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4 Types of Conjunctions

Conjunction Types

Conjunctions join words, phrases, or clauses. For example, they are words like “and”, “but”, and “because”. We use conjunctions in every sentence because they help connect two ideas.

Types of Conjunctions

Conjunctions come in different types. Each has a unique role in the English language, which includes:

  • Coordinating conjunctions
  • Subordinating conjunctions
  • Correlative conjunctions
  • Conjunctive adverbs

Let’s explore the types of conjunctions.

1. Coordinating Conjunctions

Coordinating conjunctions connect two parts of a sentence of equal importance. The famous examples are “for,” “and,” “nor,” “but,” “or,” “yet,” and “so,”. We can remember these seven conjunctions by the acronym FANBOYS.

Fanboys Conjunctions

Here are some examples of coordinating conjunctions:

1. She enjoys painting, and he likes drawing.
2. I was hungry, so I made a sandwich.
3. They were late, but they still caught the train.
4. We can watch a movie or play a game.
5. She tried to call you, yet there was no answer.

In each sentence above, the coordinating conjunction links two similar parts together.

2. Subordinating Conjunctions

Subordinating conjunctions link a dependent clause to an independent clause. I’ve heard of using the acronym OUTLAWS for this type of conjunction. This stands for “once”, “until”, “that”, “lest”, “as”, “when”, and “since”.

Outlaws Conjunctions

Here are some examples of subordinating conjunctions:

1. Once you finish your homework, you can watch TV.
2. You must wait here until your name is called.
3. As the sun rises, the birds start singing.
4. When I saw the ocean, I felt calm.
5. Since we met, my life has been better.

We can also use subordinating conjunctions in complex sentences to add depth to ideas. Similar to the other types of conjunctions, they show a relationship between two ideas. Examples include “although,” “because,” “since,” and “unless”, which are also examples of transition words.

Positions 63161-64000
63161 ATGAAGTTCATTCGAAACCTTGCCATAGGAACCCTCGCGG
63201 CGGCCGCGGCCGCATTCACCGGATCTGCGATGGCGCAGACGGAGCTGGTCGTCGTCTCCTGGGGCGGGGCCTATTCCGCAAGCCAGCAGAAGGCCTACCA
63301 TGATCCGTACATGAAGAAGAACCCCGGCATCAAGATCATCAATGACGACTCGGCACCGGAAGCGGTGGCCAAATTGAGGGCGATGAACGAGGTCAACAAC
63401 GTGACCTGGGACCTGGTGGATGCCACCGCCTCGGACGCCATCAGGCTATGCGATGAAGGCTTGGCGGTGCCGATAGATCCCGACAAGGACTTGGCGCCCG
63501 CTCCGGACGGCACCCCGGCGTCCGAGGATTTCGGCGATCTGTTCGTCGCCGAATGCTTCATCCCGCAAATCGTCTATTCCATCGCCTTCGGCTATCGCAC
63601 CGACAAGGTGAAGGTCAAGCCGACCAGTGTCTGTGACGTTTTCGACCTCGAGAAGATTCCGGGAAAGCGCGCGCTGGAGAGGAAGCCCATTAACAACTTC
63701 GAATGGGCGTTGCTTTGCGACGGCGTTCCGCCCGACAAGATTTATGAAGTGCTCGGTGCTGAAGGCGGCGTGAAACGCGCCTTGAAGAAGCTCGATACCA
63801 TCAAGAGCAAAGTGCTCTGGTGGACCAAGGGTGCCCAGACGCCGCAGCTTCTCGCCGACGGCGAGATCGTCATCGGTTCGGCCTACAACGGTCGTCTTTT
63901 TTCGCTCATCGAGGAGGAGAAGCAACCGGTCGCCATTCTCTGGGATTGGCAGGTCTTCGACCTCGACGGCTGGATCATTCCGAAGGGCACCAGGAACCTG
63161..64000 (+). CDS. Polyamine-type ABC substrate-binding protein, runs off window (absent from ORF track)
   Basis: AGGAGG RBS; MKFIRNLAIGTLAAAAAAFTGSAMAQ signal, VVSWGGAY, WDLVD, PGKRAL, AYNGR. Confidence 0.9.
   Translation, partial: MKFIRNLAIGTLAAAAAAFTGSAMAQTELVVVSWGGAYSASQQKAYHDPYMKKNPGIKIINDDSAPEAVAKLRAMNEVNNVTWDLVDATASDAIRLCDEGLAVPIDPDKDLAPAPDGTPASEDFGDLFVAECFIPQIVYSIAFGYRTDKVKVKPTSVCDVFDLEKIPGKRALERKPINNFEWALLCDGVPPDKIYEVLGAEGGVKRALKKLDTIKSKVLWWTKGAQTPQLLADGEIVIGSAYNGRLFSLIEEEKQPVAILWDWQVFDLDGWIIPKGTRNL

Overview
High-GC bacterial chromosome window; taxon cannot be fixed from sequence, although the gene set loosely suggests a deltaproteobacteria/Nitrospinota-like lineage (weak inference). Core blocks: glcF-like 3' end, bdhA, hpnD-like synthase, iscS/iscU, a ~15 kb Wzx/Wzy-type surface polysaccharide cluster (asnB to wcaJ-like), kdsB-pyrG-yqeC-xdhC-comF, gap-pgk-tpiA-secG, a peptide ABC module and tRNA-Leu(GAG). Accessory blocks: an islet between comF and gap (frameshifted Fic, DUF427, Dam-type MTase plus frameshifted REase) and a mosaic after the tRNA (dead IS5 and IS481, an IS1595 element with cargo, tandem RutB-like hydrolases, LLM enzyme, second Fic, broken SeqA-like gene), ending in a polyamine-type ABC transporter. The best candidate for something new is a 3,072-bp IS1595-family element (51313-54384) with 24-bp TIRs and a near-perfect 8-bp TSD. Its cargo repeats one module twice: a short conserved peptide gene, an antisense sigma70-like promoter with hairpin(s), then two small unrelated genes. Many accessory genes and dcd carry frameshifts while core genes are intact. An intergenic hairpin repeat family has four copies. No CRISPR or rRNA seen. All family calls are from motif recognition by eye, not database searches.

3. Correlative Conjunctions

Correlative conjunctions work in pairs to connect equal elements in a sentence. Examples include “either…or,” “neither…nor,” and “not only…but also.”

Correlative Conjunctions

Here are examples of using correlative conjunctions:

1. You can either have tea or coffee.
2. Neither the manager nor his assistants were available.
3. She is not only talented but also very hardworking.
4. Either you start taking this seriously, or you’ll fail the class.
5. Neither rain nor snow stopped the mail from being delivered.

Correlative conjunctions often come in pairs, like “either/or” and “neither/nor,”. As a result, they link similar elements together for more clarity.

4. Conjunctive Adverbs (Transitional Phrases)

Conjunctive adverbs connect independent clauses while showing a relationship like cause and effect. Examples include “however,” “therefore,” and “moreover.”

Conjunctive Adverbs

Here are some examples:

1. She studied hard for the exam; therefore, she passed with flying colors.
2. It was raining heavily; moreover, there were thunderstorms forecasted.
3. He didn’t like the meal; however, he didn’t complain about it.
4. The project deadline was near; consequently, the team worked overtime.
5. She was qualified for the job; nonetheless, she wasn’t offered the position.

You often join conjunctive adverbs with a semicolon or a period. Plus, you often add a comma as part of the second clause.

Tips For Using Conjunctions

Here are my biggest tips for using conjunctions in everyday English:

  • Know the type of conjunction you need based on the relationship between your ideas.
  • Using too many conjunctions can make a sentence difficult to follow.
  • Enhance your writing style by avoiding using the same type of conjunction repeatedly.
  • Place coordinating conjunctions between the phrases they link.
  • Use a comma before a coordinating conjunction joining two independent clauses.

If you can master using conjunctions, this can greatly improve both your writing and communication skills.


Conjunctions build connections between sentences. They also help show the relationship between ideas, making our writing easier to understand.

Do you have any questions? Please let us know in the comment section below anything you need to know.

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